Members of the Knesset’s Finance Committee and representatives of Israel’s Dairy Council visited on Thursday the dairy barn in Shomria which belongs to the former residents of Atzmona, a Gush Katif community which was evacuated as part of the 2005 disengagement plan.
The purpose of the visit was to talk with the farmers and hear about the harsh conditions in which they work, ahead of a possible decision on reducing the prices of dairy products. The move to reduce the cost of dairy products began in the wake of the cottage cheese protest which began as a protest on Facebook and subsequently escalated to a debate in the Knesset.
Consumers complained that cottage cheese is a basic product that has reached outrageous prices and called on the government and the dairies to reduce its prices. The protest seemed to work and the dairies (such as Tnuva and Strauss) reduced the prices. Last week, Industry and Trade Minister Shalom Simhon announced that dairy prices will be reduced about 10% and that dairies will be forced to reduce profit margins accordingly.
Other measures taken included a reduction in dairy tariffs to allow imports of less expensive powdered milk and hard cheeses, and the opening of competition in the price of milk, which should lead to a considerable drop in the cost of raw milk. But the announcement about the lowering of dairy prices has left the dairy farmers worried, and Atzmona and Shomria secretary Zevulun Kalfa told Arutz Sheva on Thursday that he hopes that the lowering will not come at the expense of the farmers.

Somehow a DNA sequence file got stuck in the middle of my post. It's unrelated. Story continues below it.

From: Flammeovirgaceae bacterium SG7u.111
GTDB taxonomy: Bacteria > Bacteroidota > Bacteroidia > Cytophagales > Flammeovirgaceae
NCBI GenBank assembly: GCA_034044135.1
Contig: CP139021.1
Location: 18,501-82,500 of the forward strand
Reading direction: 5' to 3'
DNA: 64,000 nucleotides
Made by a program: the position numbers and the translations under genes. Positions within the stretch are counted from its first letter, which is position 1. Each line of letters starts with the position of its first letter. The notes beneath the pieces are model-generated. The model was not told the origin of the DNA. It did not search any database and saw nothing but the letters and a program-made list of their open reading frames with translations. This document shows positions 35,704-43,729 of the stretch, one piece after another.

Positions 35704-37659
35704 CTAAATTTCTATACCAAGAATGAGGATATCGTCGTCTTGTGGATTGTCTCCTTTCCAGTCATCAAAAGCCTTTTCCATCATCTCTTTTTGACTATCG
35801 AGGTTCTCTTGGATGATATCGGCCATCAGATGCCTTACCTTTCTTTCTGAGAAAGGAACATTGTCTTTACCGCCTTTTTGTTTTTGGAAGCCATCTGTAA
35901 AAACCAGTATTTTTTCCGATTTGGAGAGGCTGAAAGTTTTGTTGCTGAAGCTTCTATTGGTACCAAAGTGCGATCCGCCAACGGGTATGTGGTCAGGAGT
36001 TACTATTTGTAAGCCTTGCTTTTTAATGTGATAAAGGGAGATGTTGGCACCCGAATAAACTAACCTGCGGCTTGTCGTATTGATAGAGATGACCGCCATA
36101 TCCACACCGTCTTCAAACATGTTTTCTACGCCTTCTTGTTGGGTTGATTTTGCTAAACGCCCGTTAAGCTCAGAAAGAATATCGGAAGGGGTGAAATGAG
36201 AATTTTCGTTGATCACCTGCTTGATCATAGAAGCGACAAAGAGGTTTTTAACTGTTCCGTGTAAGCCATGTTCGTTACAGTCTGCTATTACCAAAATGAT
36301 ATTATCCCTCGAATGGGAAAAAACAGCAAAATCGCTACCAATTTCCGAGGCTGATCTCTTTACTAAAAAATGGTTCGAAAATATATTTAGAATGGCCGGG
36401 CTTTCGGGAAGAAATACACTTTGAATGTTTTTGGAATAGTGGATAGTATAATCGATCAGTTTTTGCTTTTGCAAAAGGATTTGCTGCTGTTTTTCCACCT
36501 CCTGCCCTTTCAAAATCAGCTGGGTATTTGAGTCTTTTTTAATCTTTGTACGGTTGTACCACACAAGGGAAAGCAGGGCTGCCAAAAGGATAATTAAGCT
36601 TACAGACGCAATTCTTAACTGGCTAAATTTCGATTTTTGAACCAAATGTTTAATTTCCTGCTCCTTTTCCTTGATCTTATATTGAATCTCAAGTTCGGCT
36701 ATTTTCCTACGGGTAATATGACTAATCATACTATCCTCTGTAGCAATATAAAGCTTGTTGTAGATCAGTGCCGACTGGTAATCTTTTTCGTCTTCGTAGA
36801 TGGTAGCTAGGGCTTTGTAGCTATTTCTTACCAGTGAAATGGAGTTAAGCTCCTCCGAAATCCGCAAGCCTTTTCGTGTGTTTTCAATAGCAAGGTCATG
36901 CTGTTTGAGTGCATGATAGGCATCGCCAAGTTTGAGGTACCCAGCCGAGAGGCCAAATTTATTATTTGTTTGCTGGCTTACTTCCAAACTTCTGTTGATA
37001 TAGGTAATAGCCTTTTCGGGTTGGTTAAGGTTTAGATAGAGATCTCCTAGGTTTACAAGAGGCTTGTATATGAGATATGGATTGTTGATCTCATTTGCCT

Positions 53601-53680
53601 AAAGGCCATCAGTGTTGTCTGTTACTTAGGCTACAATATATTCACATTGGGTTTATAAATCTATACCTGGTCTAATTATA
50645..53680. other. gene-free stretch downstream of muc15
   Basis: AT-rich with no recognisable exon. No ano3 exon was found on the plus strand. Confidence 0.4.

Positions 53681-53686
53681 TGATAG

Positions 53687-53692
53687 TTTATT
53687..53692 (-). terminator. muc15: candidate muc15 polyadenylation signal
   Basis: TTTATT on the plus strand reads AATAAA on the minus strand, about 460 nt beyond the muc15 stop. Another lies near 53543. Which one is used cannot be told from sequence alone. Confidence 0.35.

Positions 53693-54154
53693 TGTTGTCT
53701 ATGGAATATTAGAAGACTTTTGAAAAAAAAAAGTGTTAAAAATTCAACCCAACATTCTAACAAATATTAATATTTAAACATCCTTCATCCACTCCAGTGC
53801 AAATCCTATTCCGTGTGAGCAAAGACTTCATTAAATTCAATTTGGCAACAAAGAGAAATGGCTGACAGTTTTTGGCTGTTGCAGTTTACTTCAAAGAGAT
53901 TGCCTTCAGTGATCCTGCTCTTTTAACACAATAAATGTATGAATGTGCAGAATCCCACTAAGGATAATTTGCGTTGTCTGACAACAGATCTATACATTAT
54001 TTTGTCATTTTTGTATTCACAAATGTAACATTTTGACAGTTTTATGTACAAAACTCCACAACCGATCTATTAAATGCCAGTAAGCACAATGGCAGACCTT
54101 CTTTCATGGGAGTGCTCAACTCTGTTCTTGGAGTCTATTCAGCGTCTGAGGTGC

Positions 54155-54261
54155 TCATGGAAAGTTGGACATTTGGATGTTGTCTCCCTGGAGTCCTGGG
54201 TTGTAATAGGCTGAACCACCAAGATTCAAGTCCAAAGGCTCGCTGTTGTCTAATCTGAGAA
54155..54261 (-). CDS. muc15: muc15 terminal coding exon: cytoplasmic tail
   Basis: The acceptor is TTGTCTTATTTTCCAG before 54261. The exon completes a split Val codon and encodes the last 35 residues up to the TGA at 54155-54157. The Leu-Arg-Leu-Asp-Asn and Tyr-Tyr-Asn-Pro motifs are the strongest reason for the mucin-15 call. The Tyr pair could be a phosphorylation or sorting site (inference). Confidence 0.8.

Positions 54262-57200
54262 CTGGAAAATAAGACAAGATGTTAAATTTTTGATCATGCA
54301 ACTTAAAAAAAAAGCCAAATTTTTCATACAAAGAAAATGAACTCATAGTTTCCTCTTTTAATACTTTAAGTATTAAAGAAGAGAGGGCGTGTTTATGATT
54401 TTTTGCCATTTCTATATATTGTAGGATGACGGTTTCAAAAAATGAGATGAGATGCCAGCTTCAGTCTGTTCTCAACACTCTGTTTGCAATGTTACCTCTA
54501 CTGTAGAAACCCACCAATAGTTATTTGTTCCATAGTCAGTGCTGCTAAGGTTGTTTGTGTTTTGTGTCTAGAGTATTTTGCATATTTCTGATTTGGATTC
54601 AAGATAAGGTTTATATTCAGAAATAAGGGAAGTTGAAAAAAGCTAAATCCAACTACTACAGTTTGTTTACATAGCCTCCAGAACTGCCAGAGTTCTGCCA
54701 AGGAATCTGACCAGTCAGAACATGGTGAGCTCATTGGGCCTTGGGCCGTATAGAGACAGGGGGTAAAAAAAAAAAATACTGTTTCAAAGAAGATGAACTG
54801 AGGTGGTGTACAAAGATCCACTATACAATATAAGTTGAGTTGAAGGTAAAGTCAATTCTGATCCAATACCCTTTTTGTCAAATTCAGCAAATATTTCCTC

“The dairy farmers work very hard to produce income,” Kalfa said. “We explained to the committee members that agriculture is not just a living but is mainly a value of the settlement of Israel. Harming agriculture is like assaulting the idea of the settlement of the land. Dairy farming in southern Israel is also very important for maintaining the national land.”
Kalfa added that damage to the dairy industry and the dairy farmers will result in a mass abandoning of lands.
“If the profitability of farmers and farms is hurt, it could lead to abandonment of land,” he said. “Unfortunately it always repeats itself: the farmer sweats and spills his blood and gets a pittance in return while other hands make all the profits. We take the risk and the manufacturers of dairy products are the ones who make the greatest profit. If they want to reduce the dairy prices they should do so by setting price steps, not by hurting us.”
Kalfa pointed out that the members of Atzmona had managed to rebuild the Shomria dairy barn after the expulsion from Gaza and make it profitable.
“In Gush Katif there was a barn which was shared by Atzmona and Katif,” he said. “After the expulsion the barn went for a number of years to Be’er Tuvia and then was split between the residents of Atzmona and the residents of Katif. We got a barn with losses of 4 million shekels and turned it into a magnificent and profitable barn. The barn today has 400 cows, 260 of which are dairy cows. The dairy industry is flourishing alongside other agricultural industries that flourish in Shomria such as the oil industry, the wine and chicken coops.”